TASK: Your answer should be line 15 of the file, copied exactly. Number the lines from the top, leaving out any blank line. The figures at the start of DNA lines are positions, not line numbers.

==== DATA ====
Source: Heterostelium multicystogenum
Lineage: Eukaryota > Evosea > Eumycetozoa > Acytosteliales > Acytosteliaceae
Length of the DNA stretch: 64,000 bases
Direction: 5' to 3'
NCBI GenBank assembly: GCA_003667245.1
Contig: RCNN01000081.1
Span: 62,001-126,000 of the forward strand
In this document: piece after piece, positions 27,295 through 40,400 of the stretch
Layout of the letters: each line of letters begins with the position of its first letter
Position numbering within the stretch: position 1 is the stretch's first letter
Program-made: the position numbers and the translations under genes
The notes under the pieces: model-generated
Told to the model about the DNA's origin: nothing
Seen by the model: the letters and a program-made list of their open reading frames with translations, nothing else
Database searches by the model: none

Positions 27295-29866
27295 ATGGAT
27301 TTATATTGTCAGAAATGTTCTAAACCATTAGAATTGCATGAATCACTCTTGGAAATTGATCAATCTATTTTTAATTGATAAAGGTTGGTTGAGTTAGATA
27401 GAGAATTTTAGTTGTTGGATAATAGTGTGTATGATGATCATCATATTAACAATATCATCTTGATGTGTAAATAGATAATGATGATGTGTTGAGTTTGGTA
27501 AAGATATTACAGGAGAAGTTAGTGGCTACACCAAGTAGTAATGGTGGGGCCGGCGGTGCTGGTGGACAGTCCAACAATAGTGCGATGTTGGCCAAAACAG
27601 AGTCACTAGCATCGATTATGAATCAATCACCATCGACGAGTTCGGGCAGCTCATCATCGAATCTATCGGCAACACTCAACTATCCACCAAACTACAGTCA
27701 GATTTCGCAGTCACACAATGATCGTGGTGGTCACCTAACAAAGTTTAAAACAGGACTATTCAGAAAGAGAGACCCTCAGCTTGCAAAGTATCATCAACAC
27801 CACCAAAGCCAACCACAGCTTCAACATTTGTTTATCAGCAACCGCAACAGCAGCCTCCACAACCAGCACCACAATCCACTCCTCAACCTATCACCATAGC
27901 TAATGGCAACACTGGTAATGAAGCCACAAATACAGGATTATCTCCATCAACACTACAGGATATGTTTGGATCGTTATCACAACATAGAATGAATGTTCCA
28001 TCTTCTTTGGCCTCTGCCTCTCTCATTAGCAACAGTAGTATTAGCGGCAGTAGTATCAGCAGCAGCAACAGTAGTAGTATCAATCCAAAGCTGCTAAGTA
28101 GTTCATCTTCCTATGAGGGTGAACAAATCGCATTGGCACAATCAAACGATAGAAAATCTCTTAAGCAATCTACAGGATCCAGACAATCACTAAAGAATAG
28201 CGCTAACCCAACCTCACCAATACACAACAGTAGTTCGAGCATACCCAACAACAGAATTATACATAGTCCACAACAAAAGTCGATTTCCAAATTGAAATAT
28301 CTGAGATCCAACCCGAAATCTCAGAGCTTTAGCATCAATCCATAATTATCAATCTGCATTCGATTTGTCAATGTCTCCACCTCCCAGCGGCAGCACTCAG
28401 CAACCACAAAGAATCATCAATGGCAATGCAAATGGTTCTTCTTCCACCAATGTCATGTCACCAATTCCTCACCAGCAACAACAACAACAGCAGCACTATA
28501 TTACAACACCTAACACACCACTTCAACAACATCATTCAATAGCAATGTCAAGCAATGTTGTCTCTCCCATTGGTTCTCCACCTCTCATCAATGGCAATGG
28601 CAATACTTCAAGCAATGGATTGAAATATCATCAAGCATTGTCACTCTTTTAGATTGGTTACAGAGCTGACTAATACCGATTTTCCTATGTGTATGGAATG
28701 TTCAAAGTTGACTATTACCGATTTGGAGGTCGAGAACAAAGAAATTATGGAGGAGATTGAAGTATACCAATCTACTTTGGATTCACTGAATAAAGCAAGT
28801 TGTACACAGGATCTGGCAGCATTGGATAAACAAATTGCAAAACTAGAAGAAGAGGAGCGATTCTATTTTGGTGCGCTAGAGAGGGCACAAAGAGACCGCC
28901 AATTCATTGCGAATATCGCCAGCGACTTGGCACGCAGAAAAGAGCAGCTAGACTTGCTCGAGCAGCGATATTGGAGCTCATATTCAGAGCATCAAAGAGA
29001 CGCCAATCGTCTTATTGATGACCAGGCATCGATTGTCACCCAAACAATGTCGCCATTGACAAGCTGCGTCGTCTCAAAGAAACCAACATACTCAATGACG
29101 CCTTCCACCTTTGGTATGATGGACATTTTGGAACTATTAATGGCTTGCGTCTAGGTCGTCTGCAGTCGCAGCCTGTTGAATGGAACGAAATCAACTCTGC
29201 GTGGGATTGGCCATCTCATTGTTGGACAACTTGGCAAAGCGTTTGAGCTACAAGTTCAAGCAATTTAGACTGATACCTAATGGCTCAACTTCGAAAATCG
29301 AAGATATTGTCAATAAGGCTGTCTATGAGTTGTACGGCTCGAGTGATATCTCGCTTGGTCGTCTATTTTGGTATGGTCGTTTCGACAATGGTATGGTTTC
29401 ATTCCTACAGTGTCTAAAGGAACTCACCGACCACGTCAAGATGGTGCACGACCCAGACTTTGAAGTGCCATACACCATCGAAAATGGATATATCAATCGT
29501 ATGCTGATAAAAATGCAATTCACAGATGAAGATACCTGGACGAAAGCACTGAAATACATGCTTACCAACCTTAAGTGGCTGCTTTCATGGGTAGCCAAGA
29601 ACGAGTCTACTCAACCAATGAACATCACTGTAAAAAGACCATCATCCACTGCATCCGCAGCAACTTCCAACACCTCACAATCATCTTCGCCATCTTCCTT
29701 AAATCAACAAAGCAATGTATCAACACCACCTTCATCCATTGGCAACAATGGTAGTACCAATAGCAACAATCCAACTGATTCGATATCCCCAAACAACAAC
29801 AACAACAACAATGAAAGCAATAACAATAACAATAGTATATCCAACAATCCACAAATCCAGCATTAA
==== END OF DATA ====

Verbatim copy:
Database searches by the model: none